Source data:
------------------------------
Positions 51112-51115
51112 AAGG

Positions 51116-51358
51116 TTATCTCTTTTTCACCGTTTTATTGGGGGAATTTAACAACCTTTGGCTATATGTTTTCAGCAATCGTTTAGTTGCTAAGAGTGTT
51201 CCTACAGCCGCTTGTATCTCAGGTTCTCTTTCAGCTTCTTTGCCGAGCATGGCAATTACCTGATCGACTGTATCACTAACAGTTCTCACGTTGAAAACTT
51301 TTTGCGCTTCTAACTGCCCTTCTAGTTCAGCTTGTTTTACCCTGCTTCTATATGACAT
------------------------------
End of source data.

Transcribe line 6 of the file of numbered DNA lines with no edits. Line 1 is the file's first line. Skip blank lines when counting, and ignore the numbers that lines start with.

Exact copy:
51301 TTTGCGCTTCTAACTGCCCTTCTAGTTCAGCTTGTTTTACCCTGCTTCTATATGACAT